A machine that improved the impulse system significantly was invented by Samuel Knight, a millwright from California, in 1866. He was inspired by the high pressure jet systems that were used to blast away rocks and soil in hydraulic mining operations in the gold fields. He designed a wheel with buckets around its rim that could capture the energy of a jet of water that had been accelerated by falling from a great height (hundreds of vertical feet) through a pipe or penstock. This type of turbine is called an impulse or tangential turbine because the water hits the buckets at a tangent to the wheel's rotation. The water's velocity, which is about twice as fast as the speed of the bucket's edge, changes direction by 180 degrees in the bucket and then leaves the runner at a low speed.
Impulse turbines are well suited for high head applications, where the water pressure is much greater than the atmospheric pressure. They can operate with a high efficiency over a wide range of flow rates and heads. However, they are not very effective for low head applications, where the water pressure is close to the atmospheric pressure. In such cases, the water jet loses a lot of energy due to air resistance and splashing.
To overcome this limitation, another type of turbine was developed that used the water pressure itself to drive the runner. This is called a reaction or radial turbine. In this type of turbine, the water enters the runner through a nozzle that reduces its cross-sectional area and increases its velocity. The water then passes through curved blades that change its direction and pressure. The pressure difference between the inlet and outlet of the blades creates a force that pushes the runner in the direction of rotation. The water leaves the runner at a lower pressure and velocity than it entered.
Reaction turbines are more efficient than impulse turbines for low head applications, where the water pressure is relatively high and constant. They can also operate with a higher specific speed, which means they can produce more power with a smaller runner diameter. However, they are less efficient than impulse turbines for high head applications, where the water pressure varies significantly along the runner. They also require more careful design and maintenance to prevent cavitation, which is a phenomenon where bubbles form and collapse in the water due to low pressure.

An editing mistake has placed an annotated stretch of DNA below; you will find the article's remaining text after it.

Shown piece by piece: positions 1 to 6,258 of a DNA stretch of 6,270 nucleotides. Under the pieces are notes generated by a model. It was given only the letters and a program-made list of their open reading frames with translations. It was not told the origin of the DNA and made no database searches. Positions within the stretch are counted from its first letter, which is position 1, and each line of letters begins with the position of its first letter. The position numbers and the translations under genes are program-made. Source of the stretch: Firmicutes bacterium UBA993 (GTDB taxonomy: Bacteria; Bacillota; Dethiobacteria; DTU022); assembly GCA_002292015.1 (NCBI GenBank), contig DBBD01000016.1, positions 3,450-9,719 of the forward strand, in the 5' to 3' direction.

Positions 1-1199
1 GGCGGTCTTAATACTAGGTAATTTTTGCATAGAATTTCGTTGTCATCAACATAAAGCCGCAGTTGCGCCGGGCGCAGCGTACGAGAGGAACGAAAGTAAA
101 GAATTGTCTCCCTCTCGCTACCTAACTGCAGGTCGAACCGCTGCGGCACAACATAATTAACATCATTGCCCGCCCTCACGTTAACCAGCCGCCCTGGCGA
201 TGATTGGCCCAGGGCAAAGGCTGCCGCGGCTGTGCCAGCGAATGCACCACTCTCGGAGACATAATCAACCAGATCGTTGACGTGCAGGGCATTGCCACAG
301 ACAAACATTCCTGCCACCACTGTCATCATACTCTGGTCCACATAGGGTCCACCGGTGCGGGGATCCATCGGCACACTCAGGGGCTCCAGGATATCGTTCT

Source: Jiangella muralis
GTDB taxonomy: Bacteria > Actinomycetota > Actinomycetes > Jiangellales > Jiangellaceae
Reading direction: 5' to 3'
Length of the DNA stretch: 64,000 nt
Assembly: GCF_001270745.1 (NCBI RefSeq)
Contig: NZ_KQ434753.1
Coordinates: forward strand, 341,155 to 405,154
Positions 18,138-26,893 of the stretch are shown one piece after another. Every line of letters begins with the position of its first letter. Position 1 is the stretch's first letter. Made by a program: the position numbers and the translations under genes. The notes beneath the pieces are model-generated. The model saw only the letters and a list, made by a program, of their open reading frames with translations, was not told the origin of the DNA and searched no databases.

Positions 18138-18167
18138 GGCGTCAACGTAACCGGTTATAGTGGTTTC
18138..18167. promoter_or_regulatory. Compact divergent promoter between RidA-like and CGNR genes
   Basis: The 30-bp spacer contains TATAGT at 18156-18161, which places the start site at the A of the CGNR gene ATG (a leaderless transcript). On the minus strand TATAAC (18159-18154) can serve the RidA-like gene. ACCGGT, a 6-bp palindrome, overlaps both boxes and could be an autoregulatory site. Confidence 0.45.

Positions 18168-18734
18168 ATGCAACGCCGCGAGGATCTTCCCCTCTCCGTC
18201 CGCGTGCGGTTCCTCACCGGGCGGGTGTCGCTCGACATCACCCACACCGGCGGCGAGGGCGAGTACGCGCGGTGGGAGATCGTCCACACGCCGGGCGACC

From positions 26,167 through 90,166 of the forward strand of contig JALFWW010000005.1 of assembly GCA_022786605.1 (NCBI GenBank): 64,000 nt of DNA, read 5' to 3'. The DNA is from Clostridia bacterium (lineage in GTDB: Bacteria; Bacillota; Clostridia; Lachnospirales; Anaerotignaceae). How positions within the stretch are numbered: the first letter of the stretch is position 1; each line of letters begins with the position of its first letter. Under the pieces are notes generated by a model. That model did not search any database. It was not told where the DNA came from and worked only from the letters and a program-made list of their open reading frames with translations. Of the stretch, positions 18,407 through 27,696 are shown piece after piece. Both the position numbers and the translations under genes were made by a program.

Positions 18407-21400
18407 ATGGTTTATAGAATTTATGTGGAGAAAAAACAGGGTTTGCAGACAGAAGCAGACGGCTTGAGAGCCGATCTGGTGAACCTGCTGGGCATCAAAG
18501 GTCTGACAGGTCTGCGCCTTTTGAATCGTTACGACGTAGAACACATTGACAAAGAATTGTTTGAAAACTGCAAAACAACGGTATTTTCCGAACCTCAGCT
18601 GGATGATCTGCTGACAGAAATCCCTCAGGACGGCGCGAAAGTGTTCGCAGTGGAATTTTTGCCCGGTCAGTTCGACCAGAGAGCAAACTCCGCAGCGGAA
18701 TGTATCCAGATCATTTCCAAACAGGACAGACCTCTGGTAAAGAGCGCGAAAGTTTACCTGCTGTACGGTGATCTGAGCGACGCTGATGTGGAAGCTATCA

There are many types and variations of impulse and reaction turbines, depending on the specific application and design. Some of the most common ones are:
Pelton turbine: This is an impulse turbine that uses one or more jets of water to strike buckets on the rim of a wheel. The buckets have a split in the middle that deflects the water to the sides, creating a large impulse force. Pelton turbines are widely used for high head and low flow applications, such as mountainous regions.
Turgo turbine: This is an impulse turbine that is similar to the Pelton turbine, but uses a smaller wheel and larger jets of water. The water strikes the buckets at an angle, creating a smaller impulse force but a higher specific speed. Turgo turbines are suitable for medium head and medium flow applications.
Cross-flow turbine: This is an impulse turbine that uses a cylindrical drum with curved blades on its surface. The water flows through the drum twice, first from the outside to the inside, and then from the inside to the outside. The water transfers its momentum to the blades as it changes direction. Cross-flow turbines are used for low head and high flow applications, such as irrigation systems.
Francis turbine: This is a reaction turbine that uses a spiral-shaped casing to guide the water to the runner. The runner has radial blades that curve backward. The water enters the runner radially and leaves it axially. The water pressure decreases as it passes through the blades, creating a reaction force that drives the runner. Francis turbines are widely used for medium head and medium flow applications, such as hydroelectric power plants.
Kaplan turbine: This is a reaction turbine that is similar to the Francis turbine, but uses axial blades that can be adjusted to optimize the performance. The water enters and leaves the runner axially. The water pressure decreases as it passes through the blades, creating a reaction force that drives the runner. Kaplan turbines are used for low head and high flow applications, such as rivers and canals. 061ffe29dd